5.5-6: Excellent - Essays in this range have interesting insights into the issue at hand and express them well with logical development of ideas. The organization and focus are on point, and the language use is excellent.
You can get a high score even with some small spelling and grammar mistakes, as long as they don’t interfere with understanding what you’re trying to say.
That was the overall rubric; now, let’s move on to the differences between the two tasks. The GRE Analytical Writing measure asks you to complete two separate tasks:
The Analyze an Issue task asks you to take and support a position on an issue presented in a short reading passage. You’ll read the passage and respond to a prompt about the issue. All the information you need to respond to the prompt will be given in the passage; you don’t have to know anything about the issue beforehand.
The Analyze an Argument task asks you to analyze how an argument is structured. You’ll read a short passage and answer a question about how the author organizes or supports his or her argument. This task is about the argument, not the content or topic of the passage.
You’ll get 30 minutes for each task. For the most part, the general scoring guidelines apply to both of the tasks equally. In both tasks, you’re required to take a position in response to the task, support it with well-organized arguments and evidence, and use language correctly and effectively. The only difference between the two types of tasks is what it means to address the task.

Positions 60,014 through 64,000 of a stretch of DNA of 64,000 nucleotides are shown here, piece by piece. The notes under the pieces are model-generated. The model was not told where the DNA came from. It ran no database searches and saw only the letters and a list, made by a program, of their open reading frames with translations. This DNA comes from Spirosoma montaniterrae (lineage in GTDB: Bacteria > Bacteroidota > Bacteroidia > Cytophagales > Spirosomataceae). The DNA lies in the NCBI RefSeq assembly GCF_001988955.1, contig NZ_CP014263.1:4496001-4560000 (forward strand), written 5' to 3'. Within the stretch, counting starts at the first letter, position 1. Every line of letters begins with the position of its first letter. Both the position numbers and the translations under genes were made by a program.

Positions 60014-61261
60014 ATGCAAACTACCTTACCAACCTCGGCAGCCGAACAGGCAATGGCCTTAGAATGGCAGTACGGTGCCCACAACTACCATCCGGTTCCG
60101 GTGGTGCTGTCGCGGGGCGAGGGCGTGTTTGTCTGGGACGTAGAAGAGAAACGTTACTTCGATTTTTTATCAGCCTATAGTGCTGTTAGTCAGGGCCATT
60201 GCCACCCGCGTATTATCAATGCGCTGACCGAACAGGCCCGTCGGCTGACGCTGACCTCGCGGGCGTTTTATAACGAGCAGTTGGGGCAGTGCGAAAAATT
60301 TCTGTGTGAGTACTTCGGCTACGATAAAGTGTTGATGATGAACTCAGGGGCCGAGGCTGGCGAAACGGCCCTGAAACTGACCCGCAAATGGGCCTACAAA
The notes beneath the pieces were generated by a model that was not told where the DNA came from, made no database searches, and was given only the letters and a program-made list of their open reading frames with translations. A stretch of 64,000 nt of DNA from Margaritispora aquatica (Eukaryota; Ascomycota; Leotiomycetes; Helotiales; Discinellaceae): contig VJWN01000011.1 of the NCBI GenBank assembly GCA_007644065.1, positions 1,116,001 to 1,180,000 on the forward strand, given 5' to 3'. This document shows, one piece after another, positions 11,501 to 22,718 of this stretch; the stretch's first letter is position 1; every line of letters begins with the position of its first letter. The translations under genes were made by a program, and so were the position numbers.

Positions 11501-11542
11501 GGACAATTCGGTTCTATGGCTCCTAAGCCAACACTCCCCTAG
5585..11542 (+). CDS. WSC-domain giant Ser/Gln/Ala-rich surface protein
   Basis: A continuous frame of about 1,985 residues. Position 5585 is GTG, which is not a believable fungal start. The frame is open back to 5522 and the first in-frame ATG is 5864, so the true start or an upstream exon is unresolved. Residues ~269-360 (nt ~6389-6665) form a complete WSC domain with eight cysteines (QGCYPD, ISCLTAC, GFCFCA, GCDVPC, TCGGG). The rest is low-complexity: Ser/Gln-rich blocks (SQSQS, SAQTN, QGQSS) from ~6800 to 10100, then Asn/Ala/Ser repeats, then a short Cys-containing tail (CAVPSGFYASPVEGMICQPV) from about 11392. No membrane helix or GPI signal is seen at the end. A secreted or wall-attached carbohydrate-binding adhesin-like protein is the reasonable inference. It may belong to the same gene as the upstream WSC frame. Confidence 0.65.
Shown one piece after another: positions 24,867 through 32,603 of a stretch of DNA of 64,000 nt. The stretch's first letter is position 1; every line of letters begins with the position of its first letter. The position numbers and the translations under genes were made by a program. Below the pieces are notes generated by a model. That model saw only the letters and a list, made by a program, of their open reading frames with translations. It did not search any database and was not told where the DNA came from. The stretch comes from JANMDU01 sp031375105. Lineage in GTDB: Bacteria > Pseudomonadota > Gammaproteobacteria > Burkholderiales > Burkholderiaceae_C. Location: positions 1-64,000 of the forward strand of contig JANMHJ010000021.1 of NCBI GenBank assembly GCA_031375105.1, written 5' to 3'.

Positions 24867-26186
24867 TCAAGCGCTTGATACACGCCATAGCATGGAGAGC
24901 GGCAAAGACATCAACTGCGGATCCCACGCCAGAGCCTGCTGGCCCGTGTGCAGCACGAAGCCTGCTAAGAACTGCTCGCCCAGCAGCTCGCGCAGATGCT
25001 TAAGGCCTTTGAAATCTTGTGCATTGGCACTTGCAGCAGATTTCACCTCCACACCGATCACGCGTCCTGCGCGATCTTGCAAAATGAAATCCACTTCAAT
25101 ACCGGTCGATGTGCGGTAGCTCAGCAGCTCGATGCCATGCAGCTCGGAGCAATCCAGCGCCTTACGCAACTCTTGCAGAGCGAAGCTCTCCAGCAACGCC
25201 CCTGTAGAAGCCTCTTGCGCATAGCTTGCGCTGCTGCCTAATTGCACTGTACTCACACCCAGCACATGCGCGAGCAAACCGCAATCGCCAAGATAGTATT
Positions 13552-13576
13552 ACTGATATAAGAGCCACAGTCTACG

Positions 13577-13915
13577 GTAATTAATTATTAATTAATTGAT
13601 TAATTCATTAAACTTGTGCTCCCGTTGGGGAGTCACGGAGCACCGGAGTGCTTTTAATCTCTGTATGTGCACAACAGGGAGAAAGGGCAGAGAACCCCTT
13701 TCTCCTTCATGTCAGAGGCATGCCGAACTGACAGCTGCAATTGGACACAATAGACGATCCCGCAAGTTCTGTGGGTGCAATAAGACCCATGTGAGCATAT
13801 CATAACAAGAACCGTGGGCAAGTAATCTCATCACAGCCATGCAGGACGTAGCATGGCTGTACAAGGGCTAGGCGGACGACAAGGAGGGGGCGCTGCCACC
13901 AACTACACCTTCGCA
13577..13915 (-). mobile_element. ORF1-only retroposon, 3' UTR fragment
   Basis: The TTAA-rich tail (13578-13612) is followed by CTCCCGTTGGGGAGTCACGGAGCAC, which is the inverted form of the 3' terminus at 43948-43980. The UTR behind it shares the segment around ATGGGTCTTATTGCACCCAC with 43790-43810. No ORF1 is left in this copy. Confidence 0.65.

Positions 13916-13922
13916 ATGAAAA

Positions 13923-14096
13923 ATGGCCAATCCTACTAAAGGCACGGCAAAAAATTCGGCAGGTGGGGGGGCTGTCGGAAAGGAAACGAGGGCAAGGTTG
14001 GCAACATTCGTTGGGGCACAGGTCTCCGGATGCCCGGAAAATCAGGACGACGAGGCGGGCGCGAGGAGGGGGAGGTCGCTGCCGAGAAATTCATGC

In the Analyze an Issue Task, ‘addressing the task’ means that you must take a clear position on the issue in response to the question in the task. Do not just give your opinion on the issue in general. Respond to the specific question in the prompt.
In the Analyze an Argument Task, ‘addressing the task’ means addressing the author’s argument, not the topic of the passage. You’ll have to analyze the author’s argument in response to the prompt. You do not need to state or support your position on the issue presented in the passage.
You’ll lose major points for not addressing the task, so make sure to give the graders what they want in each task.
In this lesson, you took a look at the grading rubric for the Analytical Writing Measure on the GRE revised General Test. On this part of the test, you’ll write two 30-minute essays. They’re graded on a scale from zero to six, in half-point increments. Your score is mainly based on:
Response to the task: Did you take a position in response to the specific task?
Support: Did you support your position with reasons and evidence?
Organization: Is your essay well organized, or is it confusing?
Language and usage: Are your sentences easy to understand? Are they grammatically correct?
On both the Analyze an Issue and Analyze an Argument tasks, make sure to respond to the task - don’t just write about your general thoughts on the topic, and don’t focus your essay on the issue if you’re asked to write about the author’s argument.
Now, try the quiz questions to make sure you got all that.